Singapore actively promotes a wide range of intergenerational programs as a way to address its fast-growing aging population, the social isolation of elders, the decline in multi-generational families, and the language divide across generations. Although the current number of shared sites is limited, the Singapore government has included the co-location of 13 senior care centers and child care centers, with common spaces for interaction, into its 2023 Action Plan for Successful Aging. The future holds many opportunities for strengthening existing programs and developing new ones.

The following describes two existing shared site programs and their experiences during the pandemic.

St. Joseph’s Home

St. Joseph’s Home, a government-subsidized nursing home with over 400 beds, was Singapore’s first long-term care facility to integrate an infant and child center onsite. From its inception, there was an understanding from the senior management level to the staff running both the elder care and child care services, that intergenerational programming would be embedded into the daily lives of the young and old and not considered an “add-on”. With “relationship building” as the desired outcome, staff members design clear plans that benefit both groups through regular engagements. In order to achieve this, staff from both sides have been cross-trained in each other’s main domains and have shadowed each other to understand each other’s audience better. This has made staff familiar with the profiles and needs of all young and old participants. Additionally, a concerted effort to pair children and elders based on similar language capability and temperament was made for all IGPs.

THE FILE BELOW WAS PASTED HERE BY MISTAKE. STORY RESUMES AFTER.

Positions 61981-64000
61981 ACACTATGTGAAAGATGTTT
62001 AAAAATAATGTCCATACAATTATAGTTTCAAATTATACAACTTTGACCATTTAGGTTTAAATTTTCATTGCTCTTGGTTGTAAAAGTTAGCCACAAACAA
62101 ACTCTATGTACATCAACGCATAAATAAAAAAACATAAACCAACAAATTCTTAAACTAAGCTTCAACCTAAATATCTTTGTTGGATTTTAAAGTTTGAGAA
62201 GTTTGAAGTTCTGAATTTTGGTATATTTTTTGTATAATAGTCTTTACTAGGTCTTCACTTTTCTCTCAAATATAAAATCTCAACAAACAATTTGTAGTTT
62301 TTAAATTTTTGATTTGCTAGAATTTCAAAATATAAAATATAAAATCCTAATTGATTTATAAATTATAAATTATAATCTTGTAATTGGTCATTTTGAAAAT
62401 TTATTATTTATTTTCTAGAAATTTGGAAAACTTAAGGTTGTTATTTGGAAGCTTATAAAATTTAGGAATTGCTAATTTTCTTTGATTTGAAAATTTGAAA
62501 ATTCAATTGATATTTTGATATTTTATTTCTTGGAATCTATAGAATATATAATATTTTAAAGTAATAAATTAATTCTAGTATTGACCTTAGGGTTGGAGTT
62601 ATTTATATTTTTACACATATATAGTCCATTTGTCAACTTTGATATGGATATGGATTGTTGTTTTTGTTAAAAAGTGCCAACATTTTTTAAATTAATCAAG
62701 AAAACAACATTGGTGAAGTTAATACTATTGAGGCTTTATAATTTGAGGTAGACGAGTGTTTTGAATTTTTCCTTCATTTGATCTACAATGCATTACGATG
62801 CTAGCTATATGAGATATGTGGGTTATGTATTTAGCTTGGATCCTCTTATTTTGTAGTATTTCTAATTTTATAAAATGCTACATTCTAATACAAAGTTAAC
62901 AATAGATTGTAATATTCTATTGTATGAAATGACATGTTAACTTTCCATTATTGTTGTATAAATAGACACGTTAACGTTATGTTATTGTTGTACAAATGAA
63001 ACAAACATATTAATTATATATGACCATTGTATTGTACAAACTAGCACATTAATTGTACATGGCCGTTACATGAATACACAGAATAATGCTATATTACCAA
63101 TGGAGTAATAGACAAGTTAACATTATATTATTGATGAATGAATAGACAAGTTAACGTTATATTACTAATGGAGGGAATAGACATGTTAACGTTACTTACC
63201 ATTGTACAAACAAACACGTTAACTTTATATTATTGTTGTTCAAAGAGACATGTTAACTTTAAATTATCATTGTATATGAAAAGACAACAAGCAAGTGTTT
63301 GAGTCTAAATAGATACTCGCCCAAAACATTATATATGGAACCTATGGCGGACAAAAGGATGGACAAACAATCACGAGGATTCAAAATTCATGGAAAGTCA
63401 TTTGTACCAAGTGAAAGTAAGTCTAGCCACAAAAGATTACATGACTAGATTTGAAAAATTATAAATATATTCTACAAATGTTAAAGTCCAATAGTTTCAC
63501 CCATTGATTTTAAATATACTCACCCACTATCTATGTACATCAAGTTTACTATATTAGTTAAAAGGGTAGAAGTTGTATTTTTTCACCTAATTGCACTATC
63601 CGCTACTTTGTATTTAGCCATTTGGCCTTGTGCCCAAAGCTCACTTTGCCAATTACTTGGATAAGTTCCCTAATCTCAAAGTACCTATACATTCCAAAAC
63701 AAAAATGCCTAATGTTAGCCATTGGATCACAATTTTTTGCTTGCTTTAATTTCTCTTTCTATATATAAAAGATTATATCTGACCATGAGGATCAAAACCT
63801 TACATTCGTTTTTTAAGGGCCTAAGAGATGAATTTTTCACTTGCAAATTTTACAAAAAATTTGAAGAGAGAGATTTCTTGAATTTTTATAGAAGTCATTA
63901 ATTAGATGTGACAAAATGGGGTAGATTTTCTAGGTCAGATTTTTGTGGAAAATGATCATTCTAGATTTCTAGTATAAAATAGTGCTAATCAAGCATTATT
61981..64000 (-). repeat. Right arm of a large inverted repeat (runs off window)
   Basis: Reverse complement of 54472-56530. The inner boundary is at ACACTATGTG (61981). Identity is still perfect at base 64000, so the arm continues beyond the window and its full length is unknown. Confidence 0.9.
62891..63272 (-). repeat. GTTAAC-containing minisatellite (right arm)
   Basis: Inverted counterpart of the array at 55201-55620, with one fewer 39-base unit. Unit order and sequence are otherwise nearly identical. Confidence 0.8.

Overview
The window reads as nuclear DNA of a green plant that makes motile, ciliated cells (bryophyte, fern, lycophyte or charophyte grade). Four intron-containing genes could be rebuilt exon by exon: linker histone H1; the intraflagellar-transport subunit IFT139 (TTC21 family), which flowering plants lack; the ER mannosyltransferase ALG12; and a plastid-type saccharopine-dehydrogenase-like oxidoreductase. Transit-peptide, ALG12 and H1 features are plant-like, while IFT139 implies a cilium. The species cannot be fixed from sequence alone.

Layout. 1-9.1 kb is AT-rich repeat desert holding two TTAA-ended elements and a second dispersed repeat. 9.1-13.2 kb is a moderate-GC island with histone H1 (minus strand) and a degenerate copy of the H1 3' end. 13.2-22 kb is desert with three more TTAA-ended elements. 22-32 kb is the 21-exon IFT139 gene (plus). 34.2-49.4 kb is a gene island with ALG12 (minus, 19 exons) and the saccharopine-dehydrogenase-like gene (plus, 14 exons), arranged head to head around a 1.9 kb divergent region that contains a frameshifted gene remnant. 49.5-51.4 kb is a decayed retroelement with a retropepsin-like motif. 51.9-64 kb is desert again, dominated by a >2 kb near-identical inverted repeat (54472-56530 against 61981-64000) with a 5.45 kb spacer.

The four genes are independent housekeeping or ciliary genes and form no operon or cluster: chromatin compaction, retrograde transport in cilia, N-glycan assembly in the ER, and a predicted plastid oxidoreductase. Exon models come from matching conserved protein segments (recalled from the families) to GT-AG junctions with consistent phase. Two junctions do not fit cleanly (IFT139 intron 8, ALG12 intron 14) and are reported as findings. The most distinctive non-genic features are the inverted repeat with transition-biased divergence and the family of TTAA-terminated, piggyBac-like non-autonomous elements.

During the pandemic, online video sessions replaced face-to-face interactions. Well-being and ill-being indicators used by staff suggested that virtual programming did not result in high well-being during the engagements nor did they achieve the goal of relationship building. Both age groups needed multi-sensory activities to be fully present in the moment, and the online experiences were unable to achieve this. Additionally, all participants quickly became disengaged in their pairings due to intermittent Wi-Fi connectivity. When COVID restrictions were lifted in January 2023, preliminary face-to-face interactions with initial masking recommenced. Reintroductions between young and old were required due to the two-year noncontact period. Photos of the elders were placed at the child care center, and the children’s photos were placed in the residents’ living quarters. Subsequently, in-person sessions were centered around casual meet-and-greet activities to ease into relationship building once again. The lifting of restrictions also meant that volunteers and community partners could return, enhancing the variety of programs that could be offered under the IGP umbrella and allowing intergenerational activities to be taken outside the nursing home. A recent collaboration with Esplanade, Singapore’s national performing arts center, engaged nine pre-schoolers and nine elders with dementia in an eight-week music program culminating in a performance for families at the Esplanade. For further information, contact: May Wong at